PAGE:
Posts Tagged ‘Kazakhstan’

Putin: a would-be Tsar of all the Russians?

May 5, 2015

russians_ethnic_94Source: University of Texas Libraries.

Back when the Ukraine crisis first broke out, I speculated that Russia’s President Vladimir Putin’s ultimate goal was to reconstitute the old Soviet Union, first by luring the former Soviet Republics into an economic “Eurasian Union” common market, and then to transform the economic union into a political union.

I then began to think, as I still think, that Putin’s policy was more a response to an external threat posed by Ukraine joining NATO and the Russian naval base at Crimea becoming a NATO base.

But there is a third possibility, and that is that Putin is trying to bring all the ethnic Russians back into the Russian Empire.  This would include not only the Russians in Crimea and eastern Ukraine, but in northern Kazakhstan.

The great Russian novelist Alexandr Solzhenitsyn wrote a tract in 1990 in which he advocated a union of Russia, Ukraine and Belarus, with northern Kazakhstan included in Russia, and independence for all the other Soviet republics and satellite states.

Maybe President Putin is thinking along these lines, and maybe he isn’t.  I have no power to read his mind.  But recent reports say that Kazakhstan’s leaders are worried about Russia’s ambitions and their Russian minorities.

Just as in Ukraine, there are reports of increasing Russian discontent and also increasing anti-Russian feeling.   It is easy to imagine Putin stepping in, as he did in Ukraine, to protect his fellow Russians.

The Baltic states of Estonia and Latvia, among others, have large Russian minorities, and, as members of NATO, they are entitled to call upon the United States to defend them if attacked.

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Why Kazakhstan matters

May 17, 2012

In the 2006 movie Borat, Sasha Baron Cohen treated the central Asian nation of Kazakhstan as an object of ridicule, a prime example of ignorance and backwardness.  But in fact Kazakhstan is emerging as a key player on the international scene.  This central Asian nation, which is larger than western Europe and borders on Russia and China, is the world’s largest producer of uranium and an important producer of oil and natural gas.  The government of Kazakhstan recently bought a 7.7 percent interest in Westinghouse Corp., one of the two major U.S. manufacturers of nuclear weapons.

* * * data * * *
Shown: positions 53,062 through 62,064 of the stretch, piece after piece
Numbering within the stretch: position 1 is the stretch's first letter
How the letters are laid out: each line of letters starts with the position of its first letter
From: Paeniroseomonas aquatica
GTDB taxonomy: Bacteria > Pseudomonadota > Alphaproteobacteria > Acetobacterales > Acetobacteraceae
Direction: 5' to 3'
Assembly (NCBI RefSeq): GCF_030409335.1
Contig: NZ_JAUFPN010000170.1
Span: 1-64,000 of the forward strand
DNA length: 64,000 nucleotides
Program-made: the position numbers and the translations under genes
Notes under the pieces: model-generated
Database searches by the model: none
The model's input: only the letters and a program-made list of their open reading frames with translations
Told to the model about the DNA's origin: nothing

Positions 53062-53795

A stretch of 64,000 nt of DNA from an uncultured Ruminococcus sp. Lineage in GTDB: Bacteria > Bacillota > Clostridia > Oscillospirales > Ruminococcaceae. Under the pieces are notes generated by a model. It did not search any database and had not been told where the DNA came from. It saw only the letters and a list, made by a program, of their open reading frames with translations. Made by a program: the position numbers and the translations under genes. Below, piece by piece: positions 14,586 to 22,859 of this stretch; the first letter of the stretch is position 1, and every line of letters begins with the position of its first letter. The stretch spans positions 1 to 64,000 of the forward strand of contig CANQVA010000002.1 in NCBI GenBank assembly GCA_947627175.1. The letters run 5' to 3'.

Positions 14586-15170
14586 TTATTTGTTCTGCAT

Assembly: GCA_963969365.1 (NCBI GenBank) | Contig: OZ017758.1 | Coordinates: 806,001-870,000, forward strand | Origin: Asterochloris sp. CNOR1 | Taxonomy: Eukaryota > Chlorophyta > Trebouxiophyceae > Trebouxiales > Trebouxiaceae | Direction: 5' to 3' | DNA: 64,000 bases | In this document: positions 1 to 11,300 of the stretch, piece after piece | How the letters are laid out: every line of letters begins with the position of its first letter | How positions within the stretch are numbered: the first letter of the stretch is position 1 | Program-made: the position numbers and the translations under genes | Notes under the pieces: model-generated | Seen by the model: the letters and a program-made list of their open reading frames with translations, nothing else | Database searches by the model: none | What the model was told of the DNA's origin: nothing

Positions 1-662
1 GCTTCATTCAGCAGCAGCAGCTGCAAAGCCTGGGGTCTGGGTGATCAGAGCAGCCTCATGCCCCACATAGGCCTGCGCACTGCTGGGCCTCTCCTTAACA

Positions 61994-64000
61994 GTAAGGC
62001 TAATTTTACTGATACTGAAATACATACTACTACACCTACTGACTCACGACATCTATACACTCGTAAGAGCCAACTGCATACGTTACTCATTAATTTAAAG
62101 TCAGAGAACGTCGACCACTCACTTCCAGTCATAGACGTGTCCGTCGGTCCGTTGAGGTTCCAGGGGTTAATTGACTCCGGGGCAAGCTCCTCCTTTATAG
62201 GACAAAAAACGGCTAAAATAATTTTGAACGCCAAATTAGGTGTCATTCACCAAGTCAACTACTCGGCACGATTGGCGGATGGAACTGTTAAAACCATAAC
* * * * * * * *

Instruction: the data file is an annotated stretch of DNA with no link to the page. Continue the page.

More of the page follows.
President Barack Obama, in talks recently in Seoul, South Korea, conferred one-on-one with Khazakhstan President-for-Life Nursultan Nazarbayev about forging closer ties with the two countries.   The U.S. military provides aid and training for the Kazakhstan armed forces.  A consortium of American universities, including the universities of Pennsylvania and Wisconsin, are advising on construction of Nazarbayev University, which will enroll 20,000 students who will be taught entirely in English.

The problem with this, as investigative journalist Allen Ruff said in an interview on the Real News Network, is that the Nazarboyev regime is one of the world’s most brutal and corrupt.  The situation he described reminded me of U.S. relations with the Shah of Iran, prior to the Shah’s overthrow in 1979.   Our government overlooked his human rights violations and encouraged his development of a nuclear energy program because he was considered a key ally and energy supplier.  All this blew up when he was overthrown.

Click on US Befriends Kazakhstan Dicator, Now World’s Largest Producer of Uranium for a transcript of the highly informative broadcast.

Click on RuffTalk for Allen Ruff’s web log.   His recent posts go into the Kazakhstan situation in great detail.  Ruff said Bill Clinton and his Clinton Foundation played a key role in helping Nazarbayev overcome U.S. objections to his Westinghouse acquisition.